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20 February 2009 @ 06:35 pm
Im doin it rong  
I've been thinking for awhile that i ought to be saving some money in order to counter the cost of car repairs. Paying off (some) of my credit card bills yesterday (and being inspired by shelleycat doing her own price comparisons) finally got me to sit down and do some math.

The cost of one meal's worth of peanut butter is just $0.60. That's pretty damn good! A peanut butter sandwich is $0.97. Even though Nutella costs significantly more than peanut butter, a peanut butter and nutella sandwich is only $1.16. That's probably a sufficiently small sacrifice for numiness :) So sandwiches are good.

Eating a meal made entirely of yogurt is $2 while it's on sale, and $3.20 normally. I was expecting it to be fairly expensive, but that's not too bad.

What kind of surprised me though was the meal i've been doing recently of tofu and salad. Even with the on sale salad bags it's $3.04, and that's before i've even figured out the cost of the dressing (probably around another $0.40 for that) and it still leaves me about 100-150 calories short of a full meal!

So it's actually cheaper to eat half of a $5 foot long sandwich from subway than to eat salad and tofu =P I'm sure i could theoretically reduce the cost of the salad by actually buying whole lettuce and shredding it myself, but i'd probably run into issues with spoilage that way, not to mention it being a pain. So after i go through my current supply of tofu and salad i should stop buying it, at least on a regular basis =P

For having put the effort into this research i'm going to reward myself by going to Subway :) (Does it still count as a reward if i'm saving money that way? =)
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academicerrificmerchimerch on February 21st, 2009 02:17 pm (UTC)
You can do tofu and salad for way cheaper than that and avoid shredding - go to the farmers market which should have baby spinach and salad mix that you can buy in whatever quantities you like (and farmers market is fresher so it will last longer anyhow).
Sister Atom Bomb of Courteous Debateakiko on February 21st, 2009 08:59 pm (UTC)
Alternatively, you can buy a head of red-leaf lettuce, for example, and pick off a leaf or two, wash and shred it, and put the rest back into the fridge. (And by "shred," I mean rip into smallish pieces.)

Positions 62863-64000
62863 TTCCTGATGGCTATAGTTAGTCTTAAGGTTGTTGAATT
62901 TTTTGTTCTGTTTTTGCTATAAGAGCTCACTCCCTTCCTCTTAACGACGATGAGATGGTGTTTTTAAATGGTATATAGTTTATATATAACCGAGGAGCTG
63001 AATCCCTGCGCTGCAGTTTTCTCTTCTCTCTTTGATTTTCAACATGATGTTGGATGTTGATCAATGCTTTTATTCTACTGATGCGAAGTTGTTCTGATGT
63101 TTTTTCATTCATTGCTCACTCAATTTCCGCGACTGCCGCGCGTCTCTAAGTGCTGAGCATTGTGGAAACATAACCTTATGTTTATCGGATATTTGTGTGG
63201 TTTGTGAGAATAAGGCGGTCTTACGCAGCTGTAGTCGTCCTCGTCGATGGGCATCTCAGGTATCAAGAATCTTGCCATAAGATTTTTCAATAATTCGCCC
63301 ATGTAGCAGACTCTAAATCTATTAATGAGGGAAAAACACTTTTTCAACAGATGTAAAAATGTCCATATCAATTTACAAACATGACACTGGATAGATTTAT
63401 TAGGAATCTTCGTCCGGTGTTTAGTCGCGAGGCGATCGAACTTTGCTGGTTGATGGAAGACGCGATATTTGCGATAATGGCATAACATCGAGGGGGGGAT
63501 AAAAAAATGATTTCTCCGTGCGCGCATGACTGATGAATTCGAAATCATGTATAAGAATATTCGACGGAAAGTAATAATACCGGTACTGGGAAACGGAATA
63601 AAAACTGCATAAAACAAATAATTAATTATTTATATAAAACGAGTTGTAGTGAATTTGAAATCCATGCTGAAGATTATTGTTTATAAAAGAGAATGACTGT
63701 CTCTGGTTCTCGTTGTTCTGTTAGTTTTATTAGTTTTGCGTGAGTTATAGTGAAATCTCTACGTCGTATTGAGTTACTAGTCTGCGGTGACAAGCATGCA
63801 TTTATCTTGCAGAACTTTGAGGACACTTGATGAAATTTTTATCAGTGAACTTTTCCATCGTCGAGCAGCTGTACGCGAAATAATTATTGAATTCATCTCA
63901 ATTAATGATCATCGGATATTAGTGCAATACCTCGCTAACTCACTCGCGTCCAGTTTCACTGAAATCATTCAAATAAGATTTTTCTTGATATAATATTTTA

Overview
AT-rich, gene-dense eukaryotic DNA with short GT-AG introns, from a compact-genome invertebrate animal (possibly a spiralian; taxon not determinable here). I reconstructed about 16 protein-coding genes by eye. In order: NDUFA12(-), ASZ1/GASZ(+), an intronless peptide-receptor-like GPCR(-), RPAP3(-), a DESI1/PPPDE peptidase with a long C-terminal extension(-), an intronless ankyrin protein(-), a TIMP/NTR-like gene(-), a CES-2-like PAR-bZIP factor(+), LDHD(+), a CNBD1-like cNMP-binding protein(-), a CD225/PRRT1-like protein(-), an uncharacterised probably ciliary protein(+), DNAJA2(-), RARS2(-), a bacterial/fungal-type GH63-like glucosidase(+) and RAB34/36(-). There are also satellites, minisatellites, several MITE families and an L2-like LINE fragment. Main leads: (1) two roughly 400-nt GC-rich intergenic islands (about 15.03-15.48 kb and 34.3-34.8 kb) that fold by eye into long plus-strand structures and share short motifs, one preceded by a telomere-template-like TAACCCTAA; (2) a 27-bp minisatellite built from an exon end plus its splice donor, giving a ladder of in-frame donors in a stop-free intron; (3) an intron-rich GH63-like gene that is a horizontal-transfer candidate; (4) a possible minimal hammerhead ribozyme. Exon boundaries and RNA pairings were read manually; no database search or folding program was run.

And buying pre-packaged anything adds unnecessary costs, so I avoid those myself.
Squidceph on February 21st, 2009 11:11 pm (UTC)
Hm--are you comparing things based solely on caloric value, here? From a caloric standpoint you could certainly live very cheaply on ramen and peanut butter, but the cost in health would hardly be worth the savings in money.

Hell, I'm on a grad student salary now and I spend the small extra amount required to get fresh fruit and veg. I'd suggest looking for other places to save before you go replacing your tofu with Nutella. :)
Coraa: food lovecoraa on February 22nd, 2009 11:14 pm (UTC)
Seconded the people who point out that buying non-prewashed prebagged veggies will drop the cost considerably.

The other thing that can drop the cost is buying vegetables in season. (This is especially true at the farmer's market, but I've even found it to be true in grocery stores.) Many greens are not in season right now, so I'm making my veggie dishes out of kale and chard and mustard greens for much cheaper. (Although baby spinach and arugula will be coming into season soon-ish.) Broccoli and cabbage-type veg are also not too pricey right now, and you can make a fantastic salad out of shredded brussels sprouts or shredded cabbage (like cole slaw, but you can use any dressing/topping/additions you want, not just standard cole slaw dressing -- I like sesame soy dressing on them). Lots of nutrients, too.

I've been making very tasty kale chips: tear some kale into bite-sized portions, toss them with a little bit of oil and salt (say, 1 tbsp oil per 4-ish large kale leaves and pinch or two of salt) and a sprinkling of vinegar (say, another tbsp) if you like vinegar-y chips. Put on a cookie sheet or in an oven-safe pan in a preheated 350F oven and bake for 10 minutes, stirring once at the halfway point. If they're not crispy yet, put them back in for another 5 minutes.